The work of the Community Involvement Committee will expand after February, similar to the anticipated efforts by committees on forest management, research, policy and education. All five committees will be responsible for implementing the vision and findings of the Forest Con- gress and will use the networks established at the roundtables to achieve the desired changes in management and policy at the state and local levels.

Fundraising Midpoint

Supporting organizations contributed nearly $1.1 million by mid-October to support the Seventh American Forest Congress. The total reflects cash in-hand and pledges. So far, the amount received from foundations concerned with environmental and local community issues is approximately equal to the amount of funding received from industry and business interests. Contributions from public agencies, associations, and individuals comprise the balance of funds either received or pledged to the Forest Congress.

Although the percentage of contributions from this final group is small compared to other donors, it remains equally important to the success of the Forest Congress. Based on the De- velopment Committee's projections of very likely and likely future prospects, this critical balance of constituency support will still hold true at the time of the Seventh American Forest Congress. The fundraising goal for the Forest Congress is $1.9 million.

Training and Communications

Roundtable orientation sessions have been held in Bethesda, MD, Atlanta and Denver. Each provided a background orientation to roundtable organizers and facilitators about the facilitated group process that is the cornerstone of the Forest Congress. Suggestions and guidance about how to prepare for a local roundtable also were provided.

Though no more orientation sessions are planned, a new video, "Orientation for Local Round- tables" is available from the Office of the Forest Congress. Also available are an Organizer's Manual and a Facilitator's Manual for Local Roundtables.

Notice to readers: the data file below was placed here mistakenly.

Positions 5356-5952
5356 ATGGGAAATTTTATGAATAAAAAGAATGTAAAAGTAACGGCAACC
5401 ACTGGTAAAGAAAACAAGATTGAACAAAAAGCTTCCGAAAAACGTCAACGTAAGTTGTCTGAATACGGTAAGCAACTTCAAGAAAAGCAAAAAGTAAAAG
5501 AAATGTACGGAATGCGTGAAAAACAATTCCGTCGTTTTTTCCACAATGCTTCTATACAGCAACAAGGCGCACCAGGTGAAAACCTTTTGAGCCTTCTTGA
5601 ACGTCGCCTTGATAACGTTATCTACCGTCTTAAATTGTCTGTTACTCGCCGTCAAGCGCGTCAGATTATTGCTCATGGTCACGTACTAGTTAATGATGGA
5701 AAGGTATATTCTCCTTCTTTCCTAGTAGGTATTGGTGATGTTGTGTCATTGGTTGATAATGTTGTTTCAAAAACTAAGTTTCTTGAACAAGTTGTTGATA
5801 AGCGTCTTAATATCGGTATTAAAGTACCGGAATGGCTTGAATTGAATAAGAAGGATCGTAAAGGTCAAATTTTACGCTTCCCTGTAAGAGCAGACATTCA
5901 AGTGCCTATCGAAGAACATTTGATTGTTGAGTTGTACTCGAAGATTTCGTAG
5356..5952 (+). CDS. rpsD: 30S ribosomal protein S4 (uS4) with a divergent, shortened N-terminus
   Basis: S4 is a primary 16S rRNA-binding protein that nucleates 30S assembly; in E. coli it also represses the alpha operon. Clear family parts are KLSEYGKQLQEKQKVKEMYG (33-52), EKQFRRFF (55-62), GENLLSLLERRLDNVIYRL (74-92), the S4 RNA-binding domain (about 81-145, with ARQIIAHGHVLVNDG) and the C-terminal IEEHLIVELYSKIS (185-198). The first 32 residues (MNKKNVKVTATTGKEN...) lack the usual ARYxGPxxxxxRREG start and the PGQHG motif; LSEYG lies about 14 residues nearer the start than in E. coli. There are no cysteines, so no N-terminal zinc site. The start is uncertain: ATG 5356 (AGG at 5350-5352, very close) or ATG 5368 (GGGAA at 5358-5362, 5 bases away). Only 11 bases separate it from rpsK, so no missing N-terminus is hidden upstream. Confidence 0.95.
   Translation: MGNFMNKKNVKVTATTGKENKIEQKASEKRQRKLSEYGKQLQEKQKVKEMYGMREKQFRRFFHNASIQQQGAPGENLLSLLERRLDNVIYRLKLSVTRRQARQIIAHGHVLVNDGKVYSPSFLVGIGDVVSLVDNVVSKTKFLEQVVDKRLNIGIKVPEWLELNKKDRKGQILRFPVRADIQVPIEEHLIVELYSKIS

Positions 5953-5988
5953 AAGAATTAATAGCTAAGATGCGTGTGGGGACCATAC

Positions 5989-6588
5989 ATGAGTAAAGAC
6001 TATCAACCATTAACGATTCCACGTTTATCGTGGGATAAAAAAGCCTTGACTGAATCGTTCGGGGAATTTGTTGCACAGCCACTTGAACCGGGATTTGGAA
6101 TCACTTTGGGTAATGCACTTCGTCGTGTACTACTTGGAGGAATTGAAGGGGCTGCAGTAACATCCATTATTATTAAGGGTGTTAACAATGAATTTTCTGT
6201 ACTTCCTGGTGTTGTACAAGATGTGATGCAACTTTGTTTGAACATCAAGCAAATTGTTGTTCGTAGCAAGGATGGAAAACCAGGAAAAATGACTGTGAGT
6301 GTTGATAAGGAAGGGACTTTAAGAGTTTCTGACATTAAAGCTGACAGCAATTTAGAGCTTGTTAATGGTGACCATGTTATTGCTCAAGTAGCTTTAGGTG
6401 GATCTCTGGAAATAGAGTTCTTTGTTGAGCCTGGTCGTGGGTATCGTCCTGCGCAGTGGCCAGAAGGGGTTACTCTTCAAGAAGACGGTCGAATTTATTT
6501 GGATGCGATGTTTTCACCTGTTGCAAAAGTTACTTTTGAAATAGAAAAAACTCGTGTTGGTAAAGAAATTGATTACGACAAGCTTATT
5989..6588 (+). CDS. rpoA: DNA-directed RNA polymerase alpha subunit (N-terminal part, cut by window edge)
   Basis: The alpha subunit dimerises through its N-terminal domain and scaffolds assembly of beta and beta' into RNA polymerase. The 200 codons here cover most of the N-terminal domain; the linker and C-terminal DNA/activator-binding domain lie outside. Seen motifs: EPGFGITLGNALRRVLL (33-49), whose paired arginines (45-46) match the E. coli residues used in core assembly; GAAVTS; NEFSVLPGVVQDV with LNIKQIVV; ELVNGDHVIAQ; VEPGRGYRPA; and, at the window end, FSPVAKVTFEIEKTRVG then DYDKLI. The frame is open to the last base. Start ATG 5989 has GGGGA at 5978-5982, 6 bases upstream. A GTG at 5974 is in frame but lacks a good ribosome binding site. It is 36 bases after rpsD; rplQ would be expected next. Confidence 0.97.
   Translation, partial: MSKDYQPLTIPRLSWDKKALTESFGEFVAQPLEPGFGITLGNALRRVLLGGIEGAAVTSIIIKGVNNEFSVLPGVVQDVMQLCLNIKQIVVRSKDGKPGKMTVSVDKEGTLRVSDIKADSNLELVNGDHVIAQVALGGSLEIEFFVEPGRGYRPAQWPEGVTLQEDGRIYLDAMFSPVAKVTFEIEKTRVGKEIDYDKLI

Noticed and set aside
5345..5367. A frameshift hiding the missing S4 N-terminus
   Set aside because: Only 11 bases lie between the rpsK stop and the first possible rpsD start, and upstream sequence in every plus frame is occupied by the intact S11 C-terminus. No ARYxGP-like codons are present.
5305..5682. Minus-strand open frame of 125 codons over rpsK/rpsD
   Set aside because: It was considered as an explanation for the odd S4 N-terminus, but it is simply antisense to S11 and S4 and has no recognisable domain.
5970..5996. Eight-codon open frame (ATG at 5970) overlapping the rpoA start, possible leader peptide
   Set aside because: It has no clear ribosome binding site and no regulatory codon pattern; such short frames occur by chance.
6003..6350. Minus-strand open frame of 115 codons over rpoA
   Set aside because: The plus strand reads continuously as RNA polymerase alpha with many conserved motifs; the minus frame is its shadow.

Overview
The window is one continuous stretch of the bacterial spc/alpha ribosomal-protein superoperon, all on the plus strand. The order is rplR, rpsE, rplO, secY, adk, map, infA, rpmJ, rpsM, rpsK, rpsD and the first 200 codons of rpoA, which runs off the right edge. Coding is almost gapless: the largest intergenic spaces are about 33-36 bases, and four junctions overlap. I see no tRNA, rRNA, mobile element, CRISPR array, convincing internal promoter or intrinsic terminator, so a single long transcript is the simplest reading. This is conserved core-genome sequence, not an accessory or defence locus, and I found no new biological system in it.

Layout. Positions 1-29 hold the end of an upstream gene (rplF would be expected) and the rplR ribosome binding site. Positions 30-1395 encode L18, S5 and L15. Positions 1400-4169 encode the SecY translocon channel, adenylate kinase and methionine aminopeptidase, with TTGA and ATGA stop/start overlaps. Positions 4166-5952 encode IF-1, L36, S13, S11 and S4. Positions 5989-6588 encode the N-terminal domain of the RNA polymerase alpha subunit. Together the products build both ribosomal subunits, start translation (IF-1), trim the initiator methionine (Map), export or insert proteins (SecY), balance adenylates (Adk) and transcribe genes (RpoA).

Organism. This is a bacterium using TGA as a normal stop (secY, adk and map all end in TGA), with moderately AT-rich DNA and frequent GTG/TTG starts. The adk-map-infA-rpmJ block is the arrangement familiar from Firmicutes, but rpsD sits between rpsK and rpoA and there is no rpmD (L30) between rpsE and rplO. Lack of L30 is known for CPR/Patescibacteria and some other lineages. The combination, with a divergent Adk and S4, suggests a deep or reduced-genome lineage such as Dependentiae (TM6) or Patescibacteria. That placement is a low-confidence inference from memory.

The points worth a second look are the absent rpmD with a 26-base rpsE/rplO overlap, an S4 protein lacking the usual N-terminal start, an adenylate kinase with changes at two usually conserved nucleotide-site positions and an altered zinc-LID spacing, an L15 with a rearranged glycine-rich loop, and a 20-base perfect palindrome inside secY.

Continuing the Coverage

Board members, roundtable organizers and others are encouraged to continue to help spread the message of the Seventh American Forest Congress especially in conjunction with local roundtables. Roundtables are great opportunities to contact reporters about the Congress and to place op-eds and letters to the editor. Outreach materials are available from the Congress office to help with these contacts.

International Listening Sessions

The Forest Congress is not only citizen-based and a grassroots effort at home, we are listening to others. Many other countries also have conflicts among commodity, environmental and local community values. The first two countries to hold listening sessions were New Zealand and Australia. European listening sessions are scheduled for Germany, Sweden, the United King- dom and Sweden. Another series is planned for Japan.

Next Board Meeting

The Forest Congress Board of Directors will meet at Noon on December 2 at the Pinchot Institute for Conservation, 1616 P Street NW, Washington, D.C. A social event is planned for Saturday evening and a final session will be held Sunday, December 3 from 8 a.m. to Noon.